Legal Blog

The Weekly Scenario: Trusts for Your Children

Q:  In doing our Wills, should I create trusts for my children?

A: In the event that you and your spouse (if applicable) should die before your children have reached the age of 18, a guardian must be appointed to take care of any assets you leave them. A guardian must be bonded and must file a formal accounting with the court annually. The guardian will often hire a lawyer and an accountant to assist with the requirements of acting as a guardian. It can, therefore, get expensive and the costs of all this will be paid from the child’s funds.

As an alternative, you could direct that a trust be established for minor (or older) children. The benefits to a trust is that a Trustee does not generally need to post a bond and the requirement to file an accounting could be waived. While there are costs associated with managing a trust, it can be less costly than having a court appointed guardian.

Even for children who may be over the age of 18, a trust may be a good idea to protect the child until a later age where the child might be more financially astute. There are also many other reasons to have trust established for a child such as the protection of assets from future claims of the child’s creditors, including a potential divorce.

A common trust for a child established under a Will may last through the child’ 20’s. Some clients even like the idea of the trust extending into later years, even to go so far as trusts to stay in place throughout the child’s lifetime.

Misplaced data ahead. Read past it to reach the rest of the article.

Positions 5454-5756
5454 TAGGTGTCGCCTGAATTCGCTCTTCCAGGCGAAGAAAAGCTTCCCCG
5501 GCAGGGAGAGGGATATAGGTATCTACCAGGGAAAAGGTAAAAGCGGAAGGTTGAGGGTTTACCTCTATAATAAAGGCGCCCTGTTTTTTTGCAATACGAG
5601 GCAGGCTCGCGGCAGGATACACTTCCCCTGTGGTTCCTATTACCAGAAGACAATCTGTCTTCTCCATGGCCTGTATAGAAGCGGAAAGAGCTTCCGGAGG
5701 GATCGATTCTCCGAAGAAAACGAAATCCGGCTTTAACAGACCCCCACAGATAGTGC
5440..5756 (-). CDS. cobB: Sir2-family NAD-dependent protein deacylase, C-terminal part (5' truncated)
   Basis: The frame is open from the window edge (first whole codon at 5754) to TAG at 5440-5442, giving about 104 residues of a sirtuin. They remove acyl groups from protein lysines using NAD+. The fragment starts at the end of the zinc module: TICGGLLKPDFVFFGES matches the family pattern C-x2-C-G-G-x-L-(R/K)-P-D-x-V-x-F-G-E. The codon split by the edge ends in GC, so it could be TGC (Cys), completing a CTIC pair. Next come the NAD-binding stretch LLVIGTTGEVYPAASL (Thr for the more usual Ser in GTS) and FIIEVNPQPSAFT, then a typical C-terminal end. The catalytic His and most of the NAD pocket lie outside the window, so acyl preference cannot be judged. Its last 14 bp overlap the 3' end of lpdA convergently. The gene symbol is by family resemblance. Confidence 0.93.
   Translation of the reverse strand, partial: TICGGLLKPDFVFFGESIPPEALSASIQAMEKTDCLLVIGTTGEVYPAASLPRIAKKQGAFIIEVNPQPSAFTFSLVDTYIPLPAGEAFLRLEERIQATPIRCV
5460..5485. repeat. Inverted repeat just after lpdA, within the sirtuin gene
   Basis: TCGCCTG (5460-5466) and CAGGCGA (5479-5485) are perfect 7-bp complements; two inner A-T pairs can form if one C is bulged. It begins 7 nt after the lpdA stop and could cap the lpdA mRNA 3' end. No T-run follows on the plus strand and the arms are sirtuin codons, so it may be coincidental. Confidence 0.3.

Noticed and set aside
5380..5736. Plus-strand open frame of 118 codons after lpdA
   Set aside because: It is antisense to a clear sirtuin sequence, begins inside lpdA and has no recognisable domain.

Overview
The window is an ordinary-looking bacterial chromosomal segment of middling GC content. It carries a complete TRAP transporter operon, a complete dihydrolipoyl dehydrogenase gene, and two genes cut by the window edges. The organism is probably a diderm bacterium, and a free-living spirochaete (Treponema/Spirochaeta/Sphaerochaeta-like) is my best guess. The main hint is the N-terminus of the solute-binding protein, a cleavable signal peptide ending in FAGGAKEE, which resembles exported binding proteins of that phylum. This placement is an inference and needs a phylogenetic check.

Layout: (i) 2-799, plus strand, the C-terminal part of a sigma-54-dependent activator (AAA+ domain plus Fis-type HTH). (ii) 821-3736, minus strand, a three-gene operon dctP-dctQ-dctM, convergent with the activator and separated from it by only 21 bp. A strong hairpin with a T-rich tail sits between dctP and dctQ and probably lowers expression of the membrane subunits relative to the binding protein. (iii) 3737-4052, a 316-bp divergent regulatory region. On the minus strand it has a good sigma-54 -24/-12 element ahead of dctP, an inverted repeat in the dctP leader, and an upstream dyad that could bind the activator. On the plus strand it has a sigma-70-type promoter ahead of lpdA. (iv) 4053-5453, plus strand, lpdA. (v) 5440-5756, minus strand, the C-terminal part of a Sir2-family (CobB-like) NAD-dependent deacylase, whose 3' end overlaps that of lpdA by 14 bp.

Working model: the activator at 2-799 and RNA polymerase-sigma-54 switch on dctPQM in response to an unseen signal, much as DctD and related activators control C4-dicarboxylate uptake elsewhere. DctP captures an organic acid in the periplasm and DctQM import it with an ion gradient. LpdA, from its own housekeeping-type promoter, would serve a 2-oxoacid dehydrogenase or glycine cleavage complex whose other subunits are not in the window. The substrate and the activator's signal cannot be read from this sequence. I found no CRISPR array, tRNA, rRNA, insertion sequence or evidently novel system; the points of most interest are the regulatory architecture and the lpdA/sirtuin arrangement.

As always, if you have any questions or would like to learn more, please contact me at sshane@offitkurman.com or 301-575-0313.

ABOUT STEVE SHANE

Steve Shane Casual SmallSteve Shane provides strategic counseling to clients in need of estate administration, charitable giving and business continuity planning while minimizing estate, gift, and generation-skipping transfer tax exposure. He offers legal guidance to clients on asset protection and the proper disposition of assets in accordance with the client’s objectives, while employing tax planning techniques such as the use of irrevocable trusts, life insurance planning, lifetime gifts and charitable trust. He is also experienced with drafting documents for business planning, the incorporation and application for exemption for Private Foundations and the administration of decedents’ estates.

You can connect with Offit Kurman via our Blog, Facebook, Twitter, Google+, YouTube, and LinkedIn pages. You can also sign up to receive Law Matters, Offit Kurman’s monthly newsletter covering a diverse selection of legal and corporate thought leadership content.

MARYLAND | PENNSYLVANIA | VIRGINIA| NEW JERSEY | NEW YORK | DELAWARE | WASHINGTON, DC